Cruisers Forum
 


Join CruisersForum Today

Reply
 
Thread Tools Rate Thread Display Modes
Old 29-01-2009, 12:50   #181
Registered User

Join Date: Oct 2006
Location: The boat lives at Fidalgo Island, PNW
Boat: 36' custom steel
Posts: 992
Three posters, each contending that Brewer's motion comfort number amounts to oversimplification. That says something.

I think Paul's observation about the Alberg pitching in a seaway is right on the mark. The MC number makes no allowance for that. Great example.

Some numbers are more useful than others. For example, SA/D and B/D ratios are very useful numbers, IMO. D/L less so. Bottom of pile are MC and CSR. They are just way too simplistic for what they are trying to capture.

You have to sail the boat to find out how she feels when sailing, or talk to somebody who has. There is no substitute for on-the-water experience.

Which is not to say that there can't be real differences in motion comfort. There can be differences, in some cases big differences, in many only cases slight differences. Whatever. The subject of motion comfort is too complex, AND TOO SUBJECTIVE, to fully quantify.

Expanding the subject to include the motion of multihulls only underscores how subjective the subject really is. (Was that an echo in here?)

I think Stephen has done the thread a favor by posing the question about the utility of Brewer's number.
__________________

__________________
John, sailing a custom 36' double-headed steel sloop--a 2001 derivation of a 1976 Ted Brewer design.
Hiracer is offline   Reply With Quote
Old 29-01-2009, 12:53   #182
Registered User

Join Date: Oct 2006
Location: The boat lives at Fidalgo Island, PNW
Boat: 36' custom steel
Posts: 992
Quote:
Originally Posted by Jim Cate View Post

I reckon that Mr. Brewer's comments here are correct, but he doesn't point out that the slow vertical acceleration also means that the boat is going to have a greater chance of getting green water on deck. So, the price of a more comfortable ride may be a wet bum! Each sailor must choose which is more important to him.
Again, I don't think it's that simple. Freeboard, shape of the hull, and boat speed all play a big part in how wet the boat might be relative to other boats.

I have a friend who just had his 51' Beneteau delivered to him in Austrialia by one of his best friends. The comment by both owner and delivery captain is, "Wow, this is one wet boat." Yet it's a light boat.
__________________

__________________
John, sailing a custom 36' double-headed steel sloop--a 2001 derivation of a 1976 Ted Brewer design.
Hiracer is offline   Reply With Quote
Old 29-01-2009, 13:01   #183
Moderator Emeritus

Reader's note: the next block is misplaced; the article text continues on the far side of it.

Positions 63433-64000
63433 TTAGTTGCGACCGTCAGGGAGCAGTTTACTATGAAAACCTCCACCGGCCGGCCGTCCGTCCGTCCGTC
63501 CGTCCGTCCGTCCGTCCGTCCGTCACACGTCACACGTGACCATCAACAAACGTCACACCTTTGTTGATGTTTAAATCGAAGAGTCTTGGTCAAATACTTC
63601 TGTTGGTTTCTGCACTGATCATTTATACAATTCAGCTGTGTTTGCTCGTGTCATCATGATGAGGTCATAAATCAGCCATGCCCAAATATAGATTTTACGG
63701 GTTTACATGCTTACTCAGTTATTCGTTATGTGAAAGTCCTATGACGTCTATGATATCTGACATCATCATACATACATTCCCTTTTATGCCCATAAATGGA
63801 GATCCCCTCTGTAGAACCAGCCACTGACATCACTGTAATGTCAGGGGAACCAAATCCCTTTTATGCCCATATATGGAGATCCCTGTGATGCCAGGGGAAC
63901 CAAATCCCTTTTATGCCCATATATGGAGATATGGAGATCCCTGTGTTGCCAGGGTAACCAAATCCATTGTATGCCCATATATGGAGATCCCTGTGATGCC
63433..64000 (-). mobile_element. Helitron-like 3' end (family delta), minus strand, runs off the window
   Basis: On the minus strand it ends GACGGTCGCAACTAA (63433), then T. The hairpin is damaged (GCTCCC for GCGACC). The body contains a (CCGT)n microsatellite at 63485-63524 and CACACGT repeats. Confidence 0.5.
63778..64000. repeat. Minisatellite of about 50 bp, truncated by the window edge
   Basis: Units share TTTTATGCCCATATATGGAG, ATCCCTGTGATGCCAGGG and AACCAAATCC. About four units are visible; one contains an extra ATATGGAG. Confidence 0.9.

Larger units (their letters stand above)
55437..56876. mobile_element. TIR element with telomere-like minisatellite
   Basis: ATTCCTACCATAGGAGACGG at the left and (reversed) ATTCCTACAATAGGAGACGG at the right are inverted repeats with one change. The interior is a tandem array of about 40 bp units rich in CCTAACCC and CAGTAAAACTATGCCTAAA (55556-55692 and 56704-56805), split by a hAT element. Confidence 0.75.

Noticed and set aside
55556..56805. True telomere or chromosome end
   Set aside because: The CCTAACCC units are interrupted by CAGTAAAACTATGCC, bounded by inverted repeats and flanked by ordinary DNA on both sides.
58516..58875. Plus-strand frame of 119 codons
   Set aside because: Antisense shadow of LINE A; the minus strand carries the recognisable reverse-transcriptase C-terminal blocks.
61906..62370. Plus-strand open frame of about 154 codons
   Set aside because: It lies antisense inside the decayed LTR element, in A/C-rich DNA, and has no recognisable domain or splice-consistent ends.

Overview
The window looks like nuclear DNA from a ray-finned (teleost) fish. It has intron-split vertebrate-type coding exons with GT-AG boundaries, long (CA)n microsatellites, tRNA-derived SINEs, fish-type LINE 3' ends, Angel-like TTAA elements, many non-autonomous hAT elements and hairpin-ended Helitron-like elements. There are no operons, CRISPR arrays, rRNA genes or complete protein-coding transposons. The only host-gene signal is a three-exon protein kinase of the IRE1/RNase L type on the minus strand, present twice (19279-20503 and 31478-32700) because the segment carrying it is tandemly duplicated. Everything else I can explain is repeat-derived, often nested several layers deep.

GordMay's Avatar

Join Date: Mar 2003
Location: Thunder Bay, Ontario - 48-29N x 89-20W
Boat: (Cruiser Living On Dirt)
Posts: 31,577
Images: 240
BOB:
Stephen Phillips asked you how we amateurs might best use the noted ratios, not how a professional might view them as insufficient.
Given that most of we cruisers have not spent our professional careers acquiring your abilities to understand and use “the fragmented formulae that [you] have worked with for the past 41 years", what are we mere amateurs to use to get “little glimpses into the character of the boat”?

Perhaps, as you've indicated (?) they can "red flag" features that require further study.
__________________
Gord May
"If you didn't have the time or money to do it right in the first place, when will you get the time/$ to fix it?"



GordMay is offline   Reply With Quote
Old 29-01-2009, 13:03   #184
Registered User

Join Date: Oct 2006
Location: The boat lives at Fidalgo Island, PNW
Boat: 36' custom steel
Posts: 992
Quote:
Originally Posted by GordMay View Post
BOB:
Stephen Phillips asked you how we amateurs might best use the noted ratios, not how a professional might view them as insufficient.
Given that most of we cruisers have not spent our professional careers acquiring your abilities to understand and use “the fragmented formulae that [you] have worked with for the past 41 years", what are we mere amateurs to use to get “little glimpses into the character of the boat”?
I really think the answer is, the grapevine. Talk to people. Collect opinions from good sources and average out.

The Internet can helps, lots.
__________________
John, sailing a custom 36' double-headed steel sloop--a 2001 derivation of a 1976 Ted Brewer design.
Hiracer is offline   Reply With Quote
Old 29-01-2009, 15:08   #185
cruiser

Join Date: Nov 2008
Posts: 506
Gord:
Here is how I got started working with the ratios when I was a kid. I would gather together all the specs I could on various boats. The I would start calculating all the ratios and making comparative tables of the various ratios. ( with a slide rule) I did a lot of cross referencing. I was a kid. It was my hobby. I had the time. As time went on I accumulated a huge file of data on differnt boats and over the years the numers slowly began to make some sense. I kept my files in an old, batterred wine box. It was chock a block full by 1971 then my girlfriend's cat peed in it and I had to throw the entire messout. But by then I had started to develope a feel for what the numbers meant.